With the PPACA rules on mandatory minimum medical loss ratios (MLR) rules now in place, brokers should not be saddling clients with “fee” arrangements or underfunded commission agreements on medical policies.
FEB 24, 2015 | BY CRAIG GOTTWALS
In PPACA World, a logical strategy may be completely out of place.
As the health and welfare brokerage industry gets squeezed by the mandates of the Patient Protection and Affordable Care Act (PPACA), I have seen more agencies resort to desperate pleas for new business by offering to“save” a client money by taking a commission cut or a flat-fee arrangement in lieu of commission on fully insured medical policies. While this direct approach undoubtedly sounds alluring to business owners and chief financial officers, it belies a fundamental misunderstanding of the new PPACA underwriting rules.
With the PPACA rules on mandatory minimum medical loss ratios (MLR) rules now in place, brokers should not be saddling clients with “fee” arrangements or underfunded commission agreements on medical policies. The MLR rules require that carriers in the large-group market (more than 50 employees) operate at an MLR of 85 percent or higher every year. Otherwise, the carriers have to provide refunds for the policyholders. This means that, for every $100 you give a carrier, the carrier can keep up to $15 and must use at least $85 to pay claims.
With the $15 a carrier will keep, it must pay the brokerage that placed and services the account. Some carriers have dropped their standard commission to 4 percent from 5 percent because of this. But all of that is now irrelevant to an employer, because employers know that carriers will underwrite employer plans to be able to keep 15 percent of every dollar.
If a carrier’s underwriting analysis of a group’s demographic profile and claim experience suggests to the carrier that claims will be about $850,000 in the upcoming year, that carrier is going to peg annual premium to be about $1 million. That carrier is not going to reduce its underwriting assumption by the 1 percent or 2 percent commission cut requested by a broker. To do so would lead to a failure to profit under PPACA’s complex web of price controls.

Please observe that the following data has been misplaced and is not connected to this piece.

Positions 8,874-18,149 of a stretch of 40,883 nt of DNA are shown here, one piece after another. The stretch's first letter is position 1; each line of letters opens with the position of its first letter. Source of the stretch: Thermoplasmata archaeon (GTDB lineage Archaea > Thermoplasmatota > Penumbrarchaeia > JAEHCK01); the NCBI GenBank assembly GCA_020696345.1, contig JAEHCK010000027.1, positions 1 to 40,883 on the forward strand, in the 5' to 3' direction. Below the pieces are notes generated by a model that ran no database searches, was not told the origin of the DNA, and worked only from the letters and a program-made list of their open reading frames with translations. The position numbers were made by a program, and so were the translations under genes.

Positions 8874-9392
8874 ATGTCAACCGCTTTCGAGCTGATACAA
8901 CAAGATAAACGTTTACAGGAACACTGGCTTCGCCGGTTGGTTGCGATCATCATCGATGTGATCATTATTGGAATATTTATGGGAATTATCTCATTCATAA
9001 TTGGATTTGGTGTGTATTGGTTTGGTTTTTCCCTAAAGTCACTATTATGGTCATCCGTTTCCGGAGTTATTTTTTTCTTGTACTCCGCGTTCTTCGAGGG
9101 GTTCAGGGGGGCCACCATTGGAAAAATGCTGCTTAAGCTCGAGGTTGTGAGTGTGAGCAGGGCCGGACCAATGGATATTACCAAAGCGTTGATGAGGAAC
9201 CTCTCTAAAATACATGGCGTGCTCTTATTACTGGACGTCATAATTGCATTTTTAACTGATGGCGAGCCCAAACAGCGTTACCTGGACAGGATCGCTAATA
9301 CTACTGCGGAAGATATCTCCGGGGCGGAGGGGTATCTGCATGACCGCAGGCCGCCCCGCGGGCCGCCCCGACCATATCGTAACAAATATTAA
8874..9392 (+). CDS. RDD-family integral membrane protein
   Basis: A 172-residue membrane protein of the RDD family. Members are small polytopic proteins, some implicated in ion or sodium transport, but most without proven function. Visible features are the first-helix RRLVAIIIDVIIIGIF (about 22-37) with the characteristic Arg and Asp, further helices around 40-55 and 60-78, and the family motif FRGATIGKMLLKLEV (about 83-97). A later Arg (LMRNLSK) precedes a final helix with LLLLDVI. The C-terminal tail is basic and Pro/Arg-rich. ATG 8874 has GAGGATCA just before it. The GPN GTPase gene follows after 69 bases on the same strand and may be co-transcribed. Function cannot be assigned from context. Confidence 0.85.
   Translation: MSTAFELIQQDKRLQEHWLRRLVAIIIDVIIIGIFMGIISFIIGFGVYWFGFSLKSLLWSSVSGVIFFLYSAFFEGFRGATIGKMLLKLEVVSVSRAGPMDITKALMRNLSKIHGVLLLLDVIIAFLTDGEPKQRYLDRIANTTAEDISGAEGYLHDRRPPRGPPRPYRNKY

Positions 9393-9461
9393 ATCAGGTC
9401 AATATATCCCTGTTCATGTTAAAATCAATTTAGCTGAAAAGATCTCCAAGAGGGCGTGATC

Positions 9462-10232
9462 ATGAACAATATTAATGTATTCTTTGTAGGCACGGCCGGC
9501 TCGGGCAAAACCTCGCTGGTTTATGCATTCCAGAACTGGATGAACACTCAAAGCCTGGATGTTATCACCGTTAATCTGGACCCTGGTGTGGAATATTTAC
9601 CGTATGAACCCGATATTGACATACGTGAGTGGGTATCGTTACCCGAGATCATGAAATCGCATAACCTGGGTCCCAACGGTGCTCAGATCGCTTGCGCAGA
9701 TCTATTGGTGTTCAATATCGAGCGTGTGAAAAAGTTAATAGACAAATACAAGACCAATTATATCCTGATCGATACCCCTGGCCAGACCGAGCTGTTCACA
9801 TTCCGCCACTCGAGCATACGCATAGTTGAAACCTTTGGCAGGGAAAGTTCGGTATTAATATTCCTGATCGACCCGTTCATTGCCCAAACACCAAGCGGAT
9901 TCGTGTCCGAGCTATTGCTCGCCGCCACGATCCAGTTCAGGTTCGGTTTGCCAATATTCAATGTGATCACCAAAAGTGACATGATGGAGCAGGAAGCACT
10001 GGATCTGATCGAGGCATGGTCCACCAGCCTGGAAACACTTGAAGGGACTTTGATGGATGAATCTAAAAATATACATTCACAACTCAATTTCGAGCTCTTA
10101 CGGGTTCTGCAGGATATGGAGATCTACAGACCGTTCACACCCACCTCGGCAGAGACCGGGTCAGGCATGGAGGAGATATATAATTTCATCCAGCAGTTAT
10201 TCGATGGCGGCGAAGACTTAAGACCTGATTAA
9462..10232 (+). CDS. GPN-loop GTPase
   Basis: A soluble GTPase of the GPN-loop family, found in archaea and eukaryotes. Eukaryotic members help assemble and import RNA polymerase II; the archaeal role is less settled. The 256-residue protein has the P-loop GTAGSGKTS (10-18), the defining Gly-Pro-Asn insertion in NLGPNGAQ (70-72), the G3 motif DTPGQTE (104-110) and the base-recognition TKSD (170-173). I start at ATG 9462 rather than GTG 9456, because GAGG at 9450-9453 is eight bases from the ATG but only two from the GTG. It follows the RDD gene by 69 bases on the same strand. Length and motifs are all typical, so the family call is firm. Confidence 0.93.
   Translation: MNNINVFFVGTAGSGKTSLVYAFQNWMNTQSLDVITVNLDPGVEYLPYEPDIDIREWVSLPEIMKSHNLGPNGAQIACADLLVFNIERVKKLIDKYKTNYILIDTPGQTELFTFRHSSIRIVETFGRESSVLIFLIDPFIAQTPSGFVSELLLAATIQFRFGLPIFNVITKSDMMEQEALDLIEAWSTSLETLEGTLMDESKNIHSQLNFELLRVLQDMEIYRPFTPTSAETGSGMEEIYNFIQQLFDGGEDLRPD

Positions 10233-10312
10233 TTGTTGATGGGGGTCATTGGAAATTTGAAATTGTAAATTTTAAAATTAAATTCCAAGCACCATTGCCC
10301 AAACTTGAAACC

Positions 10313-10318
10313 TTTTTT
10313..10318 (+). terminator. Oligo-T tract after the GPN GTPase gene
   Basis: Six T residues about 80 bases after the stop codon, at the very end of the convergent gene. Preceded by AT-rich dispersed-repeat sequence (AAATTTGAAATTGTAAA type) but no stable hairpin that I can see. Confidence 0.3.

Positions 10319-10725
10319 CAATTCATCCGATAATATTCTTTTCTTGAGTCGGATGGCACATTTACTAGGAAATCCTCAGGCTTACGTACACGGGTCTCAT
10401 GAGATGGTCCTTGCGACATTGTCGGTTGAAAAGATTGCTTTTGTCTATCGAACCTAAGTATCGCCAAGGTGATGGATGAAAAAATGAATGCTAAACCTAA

A carrier can retain 10 percent of the annual premium and pay a broker 5 percent. It can keep 11 percent and pay a broker 4 percent. It can keep 12 percent and pay a broker 3 percent, or it can keep 15 percent and pay the broker nothing.
The idea that a broker can “save” an employer money by going on a fee basis in the new world of health reform is, in and of itself, a demonstration of a lack of knowledge of PPACA. That might save a couple percent in the first year of implementation if the broker removes the commission reduction after a renewal has already been issued. But, in underwriting the next year, you can be assured that a 15 percent allowance for what the carrier can keep will be added right back onto claims.
In fact, a broker who works on a fee arrangement as opposed to a commission will end up costing an employer more.
The employer will end up paying 15 percent overhead to the carrier and, in addition to that amount, the employer will pay another fee to the broker.
I sat with a vice president at a large carrier a couple of months ago and explained to him that my agency will never opt for fee business for this reason.
His response, in a nutshell, was, “Damn.” He understood that, in all scenarios, his underwriting department will add 15 percent onto claims. How much of that 15 percent is retained by the carrier or remunerated to the brokerage is now a wholly separate negotiation between the carrier and the consultant.